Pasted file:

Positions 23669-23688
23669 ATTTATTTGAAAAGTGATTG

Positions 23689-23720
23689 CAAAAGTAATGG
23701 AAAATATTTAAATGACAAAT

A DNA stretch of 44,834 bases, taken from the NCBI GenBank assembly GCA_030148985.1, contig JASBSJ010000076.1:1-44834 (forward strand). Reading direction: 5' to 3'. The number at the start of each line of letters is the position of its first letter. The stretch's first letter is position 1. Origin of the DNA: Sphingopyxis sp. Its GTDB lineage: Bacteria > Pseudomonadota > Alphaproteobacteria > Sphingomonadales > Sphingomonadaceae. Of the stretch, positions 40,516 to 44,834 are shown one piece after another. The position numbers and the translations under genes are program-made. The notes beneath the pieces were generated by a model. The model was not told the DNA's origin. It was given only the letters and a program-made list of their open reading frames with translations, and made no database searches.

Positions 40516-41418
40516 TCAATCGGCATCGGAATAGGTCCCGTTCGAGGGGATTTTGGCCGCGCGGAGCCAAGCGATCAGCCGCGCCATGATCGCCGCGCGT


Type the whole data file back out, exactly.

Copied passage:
Positions 23669-23688
23669 ATTTATTTGAAAAGTGATTG

Positions 23689-23720
23689 CAAAAGTAATGG
23701 AAAATATTTAAATGACAAAT

A DNA stretch of 44,834 bases, taken from the NCBI GenBank assembly GCA_030148985.1, contig JASBSJ010000076.1:1-44834 (forward strand). Reading direction: 5' to 3'. The number at the start of each line of letters is the position of its first letter. The stretch's first letter is position 1. Origin of the DNA: Sphingopyxis sp. Its GTDB lineage: Bacteria > Pseudomonadota > Alphaproteobacteria > Sphingomonadales > Sphingomonadaceae. Of the stretch, positions 40,516 to 44,834 are shown one piece after another. The position numbers and the translations under genes are program-made. The notes beneath the pieces were generated by a model. The model was not told the DNA's origin. It was given only the letters and a program-made list of their open reading frames with translations, and made no database searches.

Positions 40516-41418
40516 TCAATCGGCATCGGAATAGGTCCCGTTCGAGGGGATTTTGGCCGCGCGGAGCCAAGCGATCAGCCGCGCCATGATCGCCGCGCGT